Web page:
Disentangling the Spatial Concentration and Temporal Stickiness of Poverty: Industrial Structure, Racial/Ethnic Composition, and the Complex Links to Poverty

Katherine J. Curtis, University of Wisconsin-Madison
Heather A. O'Connell, University of Wisconsin-Madison
Perla Reyes, University of California, Santa Cruz
Jun Zhu, University of Wisconsin-Madison

This study disentangles the social-structural, spatial, and temporal dimensions of aggregate-level poverty in the US Upper Midwest between 1960 and 2010. Central focus is on the links between local-area poverty, industrial structure and racial/ethnic composition, and the spatial and temporal dimensions of the linkages. During the study period, the region underwent significant industrial restructuring and dramatic change in racial/ethnic concentration. Using newly developed statistical methods for spatial-temporal regression, we explore three hypotheses related to the spatial and temporal dimensions of the complex relationship between poverty, industrial structure, and race/ethnicity. Our approach permits the simultaneous analysis of the multiple dimensions, yielding reliable and interpretable estimates. Results inform theory about the interactive association between industry and race/ethnicity, and its implications for the concentration and persistence of poverty.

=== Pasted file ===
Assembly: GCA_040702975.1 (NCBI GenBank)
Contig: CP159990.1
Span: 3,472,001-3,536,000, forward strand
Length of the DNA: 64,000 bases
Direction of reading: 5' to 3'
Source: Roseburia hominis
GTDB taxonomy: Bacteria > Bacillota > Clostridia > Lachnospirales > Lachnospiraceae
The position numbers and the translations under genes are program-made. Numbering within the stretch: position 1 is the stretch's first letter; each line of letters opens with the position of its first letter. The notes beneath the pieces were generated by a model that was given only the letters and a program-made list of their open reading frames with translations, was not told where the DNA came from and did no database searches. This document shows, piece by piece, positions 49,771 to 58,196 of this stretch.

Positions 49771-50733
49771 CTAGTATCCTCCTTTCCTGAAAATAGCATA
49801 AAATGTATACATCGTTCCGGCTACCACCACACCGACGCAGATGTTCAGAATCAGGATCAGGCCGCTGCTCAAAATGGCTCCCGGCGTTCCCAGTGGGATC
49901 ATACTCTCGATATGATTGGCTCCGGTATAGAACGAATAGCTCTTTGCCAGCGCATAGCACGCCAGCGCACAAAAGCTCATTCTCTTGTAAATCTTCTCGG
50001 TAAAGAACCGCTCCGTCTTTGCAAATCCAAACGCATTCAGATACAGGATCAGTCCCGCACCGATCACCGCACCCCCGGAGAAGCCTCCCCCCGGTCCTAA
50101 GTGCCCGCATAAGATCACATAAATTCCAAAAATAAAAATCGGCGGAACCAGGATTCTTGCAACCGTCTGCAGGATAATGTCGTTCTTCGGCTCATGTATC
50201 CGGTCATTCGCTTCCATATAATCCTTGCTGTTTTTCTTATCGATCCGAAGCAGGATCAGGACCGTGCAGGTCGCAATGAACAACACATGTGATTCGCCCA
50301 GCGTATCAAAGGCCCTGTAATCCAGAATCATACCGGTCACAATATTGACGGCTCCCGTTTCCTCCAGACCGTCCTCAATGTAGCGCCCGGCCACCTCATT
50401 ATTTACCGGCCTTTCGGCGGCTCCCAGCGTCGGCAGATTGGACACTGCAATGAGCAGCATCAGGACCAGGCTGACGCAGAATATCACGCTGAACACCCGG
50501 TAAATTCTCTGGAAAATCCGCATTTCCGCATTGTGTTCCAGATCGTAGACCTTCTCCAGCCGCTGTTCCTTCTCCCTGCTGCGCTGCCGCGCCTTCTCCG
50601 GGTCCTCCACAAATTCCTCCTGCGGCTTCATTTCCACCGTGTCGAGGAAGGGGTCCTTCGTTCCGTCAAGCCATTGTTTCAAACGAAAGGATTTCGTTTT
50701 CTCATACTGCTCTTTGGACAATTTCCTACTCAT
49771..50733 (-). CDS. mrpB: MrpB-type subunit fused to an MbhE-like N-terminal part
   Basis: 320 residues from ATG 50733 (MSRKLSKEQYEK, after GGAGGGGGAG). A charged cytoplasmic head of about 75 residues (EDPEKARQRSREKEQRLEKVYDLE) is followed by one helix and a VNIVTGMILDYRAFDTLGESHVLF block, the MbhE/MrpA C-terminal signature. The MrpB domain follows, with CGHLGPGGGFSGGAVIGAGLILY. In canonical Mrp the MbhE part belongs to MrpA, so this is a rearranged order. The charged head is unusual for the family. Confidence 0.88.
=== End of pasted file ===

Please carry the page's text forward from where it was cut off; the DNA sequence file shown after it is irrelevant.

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Presented in Session 65: Spatial Demography